The Iraq War Resolution and the War on Terror Resolution have the force of declarations of war, even though the exact words were not employed.
There is no specification of the exact words that must be used in the Constitution.
Thus, if it looks like a war, talks like a war and smells like a war -- and there is a Congressional resolution to authorize it -- it's a friggin' war.
Passing a so-called Declaration of War now wouldn't change a thing -- legally or in any other way.
How do you feel about Ron Paul accusing US troops of war crimes in Desert Storm and Somalia?
AMEN BROTHER! Newt is a politician first and foremost.
Just more BDS on parade.
Because he is not worthy of such a diplomatic courtesy and honor.
Yes, a Declaration of War is considered a diplomatic courtesy and honor equivalent to calling out a gentleman to the field of honor for a duel. For the scum of the Earth no such formalities are granted. You just pass the word around that you will shoot them on sight like a rabid dog.
Wars are "Declared" only against sovereign nations in order to formally notify them that a state of war exists between two sovereign states.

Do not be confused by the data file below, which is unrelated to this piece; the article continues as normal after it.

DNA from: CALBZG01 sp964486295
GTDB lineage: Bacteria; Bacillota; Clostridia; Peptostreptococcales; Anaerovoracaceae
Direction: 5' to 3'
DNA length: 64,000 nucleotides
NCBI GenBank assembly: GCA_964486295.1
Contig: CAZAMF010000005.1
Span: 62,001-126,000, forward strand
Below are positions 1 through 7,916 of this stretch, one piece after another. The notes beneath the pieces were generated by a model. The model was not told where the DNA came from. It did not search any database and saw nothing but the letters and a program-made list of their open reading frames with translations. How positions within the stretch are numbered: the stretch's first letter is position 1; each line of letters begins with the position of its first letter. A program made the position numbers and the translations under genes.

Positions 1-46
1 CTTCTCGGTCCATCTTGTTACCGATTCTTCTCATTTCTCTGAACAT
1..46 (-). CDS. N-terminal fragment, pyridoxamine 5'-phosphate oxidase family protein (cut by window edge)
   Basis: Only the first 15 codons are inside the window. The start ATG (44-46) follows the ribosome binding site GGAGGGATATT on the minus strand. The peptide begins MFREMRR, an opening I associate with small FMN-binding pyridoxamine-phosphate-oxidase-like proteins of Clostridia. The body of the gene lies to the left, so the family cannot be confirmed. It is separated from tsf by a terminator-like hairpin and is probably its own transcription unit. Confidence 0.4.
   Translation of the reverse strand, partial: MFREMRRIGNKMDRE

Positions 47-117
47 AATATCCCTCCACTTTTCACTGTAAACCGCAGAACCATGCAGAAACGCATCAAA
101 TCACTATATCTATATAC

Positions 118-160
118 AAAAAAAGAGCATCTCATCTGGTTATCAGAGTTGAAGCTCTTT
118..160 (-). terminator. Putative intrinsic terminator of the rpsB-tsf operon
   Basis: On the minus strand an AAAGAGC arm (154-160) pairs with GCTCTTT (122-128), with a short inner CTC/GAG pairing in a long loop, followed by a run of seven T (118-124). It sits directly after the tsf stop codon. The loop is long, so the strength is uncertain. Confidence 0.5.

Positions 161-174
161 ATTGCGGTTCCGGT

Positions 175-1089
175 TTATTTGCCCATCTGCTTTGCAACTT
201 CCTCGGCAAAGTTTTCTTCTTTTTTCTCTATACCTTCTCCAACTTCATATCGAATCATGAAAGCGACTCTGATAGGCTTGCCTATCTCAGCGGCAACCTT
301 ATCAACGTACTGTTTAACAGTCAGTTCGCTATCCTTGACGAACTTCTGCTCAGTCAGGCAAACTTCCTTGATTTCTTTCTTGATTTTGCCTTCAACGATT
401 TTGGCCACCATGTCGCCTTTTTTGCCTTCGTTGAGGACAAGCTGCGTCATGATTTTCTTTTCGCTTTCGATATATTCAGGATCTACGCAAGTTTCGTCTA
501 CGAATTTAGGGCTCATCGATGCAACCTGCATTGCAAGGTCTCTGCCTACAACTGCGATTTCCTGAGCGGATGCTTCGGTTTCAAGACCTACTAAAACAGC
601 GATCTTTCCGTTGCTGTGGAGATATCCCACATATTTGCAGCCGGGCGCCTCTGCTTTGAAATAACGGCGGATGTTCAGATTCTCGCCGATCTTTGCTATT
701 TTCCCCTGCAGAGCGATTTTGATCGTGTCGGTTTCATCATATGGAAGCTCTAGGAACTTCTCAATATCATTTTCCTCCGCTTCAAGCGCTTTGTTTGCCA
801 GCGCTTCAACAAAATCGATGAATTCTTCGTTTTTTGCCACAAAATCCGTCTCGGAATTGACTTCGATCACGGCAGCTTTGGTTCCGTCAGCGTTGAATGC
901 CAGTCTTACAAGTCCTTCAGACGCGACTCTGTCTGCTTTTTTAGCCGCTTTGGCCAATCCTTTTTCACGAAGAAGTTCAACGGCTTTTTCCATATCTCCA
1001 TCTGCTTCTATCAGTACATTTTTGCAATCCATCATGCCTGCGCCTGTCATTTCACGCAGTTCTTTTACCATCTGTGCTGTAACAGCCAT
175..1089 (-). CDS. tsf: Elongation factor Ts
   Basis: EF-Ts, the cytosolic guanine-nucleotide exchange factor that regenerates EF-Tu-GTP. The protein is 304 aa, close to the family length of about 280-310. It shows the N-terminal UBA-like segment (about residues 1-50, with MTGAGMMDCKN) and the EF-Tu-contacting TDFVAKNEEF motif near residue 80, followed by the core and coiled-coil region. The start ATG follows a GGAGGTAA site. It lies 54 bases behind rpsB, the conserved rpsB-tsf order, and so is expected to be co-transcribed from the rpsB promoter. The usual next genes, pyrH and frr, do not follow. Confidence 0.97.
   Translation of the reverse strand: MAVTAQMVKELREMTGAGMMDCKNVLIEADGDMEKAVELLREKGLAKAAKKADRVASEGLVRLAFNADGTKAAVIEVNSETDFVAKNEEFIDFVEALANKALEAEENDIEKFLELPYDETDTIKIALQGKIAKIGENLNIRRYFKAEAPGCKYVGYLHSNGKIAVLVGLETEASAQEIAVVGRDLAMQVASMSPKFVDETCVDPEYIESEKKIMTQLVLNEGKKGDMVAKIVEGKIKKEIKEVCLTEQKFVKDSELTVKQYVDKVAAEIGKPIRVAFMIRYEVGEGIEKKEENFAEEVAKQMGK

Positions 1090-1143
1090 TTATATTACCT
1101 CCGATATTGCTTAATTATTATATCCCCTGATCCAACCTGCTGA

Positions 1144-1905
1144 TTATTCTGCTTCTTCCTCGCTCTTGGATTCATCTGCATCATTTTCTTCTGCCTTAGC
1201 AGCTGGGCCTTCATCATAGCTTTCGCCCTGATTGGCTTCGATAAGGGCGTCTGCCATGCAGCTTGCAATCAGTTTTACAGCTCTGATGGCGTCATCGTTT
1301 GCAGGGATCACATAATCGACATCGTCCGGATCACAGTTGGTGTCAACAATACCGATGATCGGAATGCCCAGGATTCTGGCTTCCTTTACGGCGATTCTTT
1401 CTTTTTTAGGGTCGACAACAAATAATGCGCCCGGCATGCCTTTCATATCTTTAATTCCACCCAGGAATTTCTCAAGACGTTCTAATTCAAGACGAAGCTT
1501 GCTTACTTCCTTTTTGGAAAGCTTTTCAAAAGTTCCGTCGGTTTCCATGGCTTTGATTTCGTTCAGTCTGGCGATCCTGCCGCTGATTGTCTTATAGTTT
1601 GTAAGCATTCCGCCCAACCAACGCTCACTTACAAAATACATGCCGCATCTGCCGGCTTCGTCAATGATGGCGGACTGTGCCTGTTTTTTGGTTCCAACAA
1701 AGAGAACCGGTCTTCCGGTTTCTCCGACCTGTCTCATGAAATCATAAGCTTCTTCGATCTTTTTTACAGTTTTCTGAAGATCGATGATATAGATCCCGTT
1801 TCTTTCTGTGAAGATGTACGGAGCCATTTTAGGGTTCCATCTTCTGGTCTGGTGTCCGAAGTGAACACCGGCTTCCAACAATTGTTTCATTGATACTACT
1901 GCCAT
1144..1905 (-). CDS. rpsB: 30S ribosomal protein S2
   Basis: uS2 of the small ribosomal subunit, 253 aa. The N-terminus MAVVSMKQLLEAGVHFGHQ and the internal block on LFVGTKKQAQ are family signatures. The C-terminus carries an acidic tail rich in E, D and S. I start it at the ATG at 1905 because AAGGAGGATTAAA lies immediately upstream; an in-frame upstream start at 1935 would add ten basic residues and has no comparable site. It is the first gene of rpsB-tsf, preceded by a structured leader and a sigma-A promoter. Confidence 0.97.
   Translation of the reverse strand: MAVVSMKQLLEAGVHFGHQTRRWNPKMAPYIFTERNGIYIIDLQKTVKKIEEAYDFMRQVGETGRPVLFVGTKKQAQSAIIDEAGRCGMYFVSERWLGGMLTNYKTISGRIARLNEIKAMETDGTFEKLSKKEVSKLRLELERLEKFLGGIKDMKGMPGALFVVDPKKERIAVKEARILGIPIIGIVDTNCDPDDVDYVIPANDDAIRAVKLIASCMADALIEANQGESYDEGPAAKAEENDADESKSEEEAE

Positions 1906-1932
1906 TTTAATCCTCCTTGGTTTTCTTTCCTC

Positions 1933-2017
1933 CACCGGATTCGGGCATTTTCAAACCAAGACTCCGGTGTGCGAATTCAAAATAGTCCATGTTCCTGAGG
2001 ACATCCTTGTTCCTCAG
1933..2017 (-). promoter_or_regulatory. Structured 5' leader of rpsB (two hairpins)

A Congressional Authorization to Use Force fulfills all the Constitutional requirements regarding the war making powers of Congress.
Neither the Taliban militia nor the Al Qaeda terrorist network is considered a sovereign nation and therefore a declaration of war is not appropriate in their case.
Likewise, the United States never considered the Confederate States of America to be a sovereign nation and war was never declared by Congress during the Civil War.
Prior to the Barbary War, Congress debated whether or not to declare war on the Barbary States. Congress decided that the Barbary States were no more than a collection of pirates and to declare war would dignify them with the status of sovereign states. Therefore, Congress refused to declare war and instead passed an Authorization to Use Force.